Ten years ago, Warren Buffet successfully bet that a low-cost Vanguard S&P 500 index fund would beat any managed fund portfolio picked by Protégé Partners. Gary Antonacci's “Dual Momentum Investing: An Innovative Strategy for Higher Returns with Lower Risk” can be used to “tweak” Buffett’s simple money management approach by moving into cash when the S&P starts trending down, then moving back to the S&P fund when it trends up. The trick, of course, is coming up with a proper trend function. Jumping in and out of the market too frequently, even in ETFs, erodes returns, especially (apparently) if you are a guy.
In addition to my prior post, you can get more detail about Dual Momentum from Quantcon 2016's video and blog post featuring the above mentioned Gary Antonacci. See also gosmej1977.blogspot.com and portfolio visualizer.
This post reports my observations after looking a little deeper into Dual Momentum’s “lookback” interval.
The version of the Dual Momentum algorithm used here is parameterized by:
The search algorithm passes the DM algorithm a "lag structure" that starts and ends with any of Portfoliovisualizer.com’s 20 lags and switches once during the 384 month period. Below is a list of the top 20 best returns sorted by return for these 1,228,800 combinations (20 lags x 20 lags x 384 months x 2 portfolios x 4 TBill Rates).
Below is the list sorted by crossover point, followed by a SPY chart marked with the crossover points. I had hoped that using Return as an “Objective function” while varying the crossover point would give deeper insight into the temporal nature of the market. I had then hoped to apply this approach recursively, discerning the market’s “fine structure”.
However, an exhaustive (retrospective) search serves simply to identify key tops/bottoms over the time period. As such, the relative market peak in 2007 and market bottom in 2009 both seem to be favorite switching points.
How about shorter timeframes? Below are the top 20 for the period from January 1988 to December 2016 by Return. Several common favorites still appear (E,g, 21 month followed by 5 month, 21 month followed by 2 month).
How about over the last 9 years (January 2008 to December 2016)? The relative peak in 2011 is where the approach switches to a 36 month lookback for most cases. In essence, DM switches to “Buy and Hold”.
The table below shows the top 2 portfolios for each time period where only one lag is used. Interestingly, Al's and James' portfolios occupy the top 2 spots for each timeframe. Recall the returns using one switchover were $745,912, $491,540 an 25,860 for the three periods investigated. I hand checked using portfolio visualizer and 21 month beats 12 month (and every other lag). The final balances do not match due to the issues brought up in the last post.
One thing that makes a big difference in the dual momentum returns is the use of S&P 500 TR as the leading indicator for foreign stocks. Using single momentum means that the absolute momentum test for all assets is based on a single asset. In Gary Antonacci's Dual Momentum book the proposed model is based on US stocks, international stocks and total bond market. In the proposed model instead of testing both US stocks and international stocks against the absolute momentum filter separately, only US stocks are tested against the absolute momentum filter, and if they pass the filter, then the selection between US and international stocks is based on relative strength. This is based David Rapach, Jack K. Strauss, and Guofu Zhou 2013 paper (International Stock Market Return Predictability), in which they find that the US stock market leads the world markets even at the monthly frequency. You can find more information in the methodology section of the FAQ (https://www.portfoliovisualizer.com/faq#methodology), and the relevant section in the Dual Momentum book is the paragraph or two immediately before Table 8-3 and Figure 8-2 (note that this is different from the Figure 8.4 in Chapter 8) in case you have the book. If you open the Dual Momentum example from the Examples section (https://www.portfoliovisualizer.com/examples), you will notice that the backtested results are better when VFINX is used as the single absolute momentum asset as proposed in the book.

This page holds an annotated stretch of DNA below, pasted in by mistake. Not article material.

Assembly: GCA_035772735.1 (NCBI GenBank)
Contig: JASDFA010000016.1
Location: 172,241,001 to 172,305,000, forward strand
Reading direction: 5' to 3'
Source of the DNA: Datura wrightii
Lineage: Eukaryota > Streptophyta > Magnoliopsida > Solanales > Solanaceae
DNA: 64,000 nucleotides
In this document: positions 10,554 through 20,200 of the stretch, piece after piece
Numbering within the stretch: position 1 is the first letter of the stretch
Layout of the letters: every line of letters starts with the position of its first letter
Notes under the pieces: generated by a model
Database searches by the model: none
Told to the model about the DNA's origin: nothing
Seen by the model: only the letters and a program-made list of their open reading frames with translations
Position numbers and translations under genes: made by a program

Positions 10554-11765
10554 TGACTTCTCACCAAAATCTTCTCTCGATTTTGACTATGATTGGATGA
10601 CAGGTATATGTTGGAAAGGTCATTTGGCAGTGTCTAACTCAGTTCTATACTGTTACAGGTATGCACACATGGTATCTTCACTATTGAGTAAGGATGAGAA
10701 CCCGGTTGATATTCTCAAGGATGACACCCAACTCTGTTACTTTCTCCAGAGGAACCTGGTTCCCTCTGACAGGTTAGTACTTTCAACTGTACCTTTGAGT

Here are some general comments and suggestions:
I think: for fitting the values (the greeks) it could be favorable to use the stepwise regression including test for t or F. Compare my simple approach for orthdisk.bas or orthstpx.bas that use some comparable parameters looking for the best one which are to use in a model. E.G. testing alphas, betas, return/Beta, Vei, and so on.
My original hypothesis, that I could usee DM as an "Objective Function" to determine the time structure of the market, didn't pan out. In essence, the function seeks out major tops and bottoms, which one can obtain more quickly via casual inspection.
The approach is adapable, in that it can emulate a "Buy and Hold" strategy if a sufficently long lag is selected.
In the case where the same lag is maintained over the entire interval, Depending on the portfolio, 21 or 12 mos lag worked best over 30 years and 24 or 5 mos worked best recently. Note that a 12 month (Yearly) lookback doesn't appear on the backend of any "top 20" portfolio for any timeframe for any TBill rate. It does however appear at the front end of some structures.
Although not discussed above, the approach seems to "want" to use shorter lags during times of higher volatility and longer lags when things are going smoothly. Perhaps selecting the lag using the VIX in conjuction with the Index trend would provide a better result.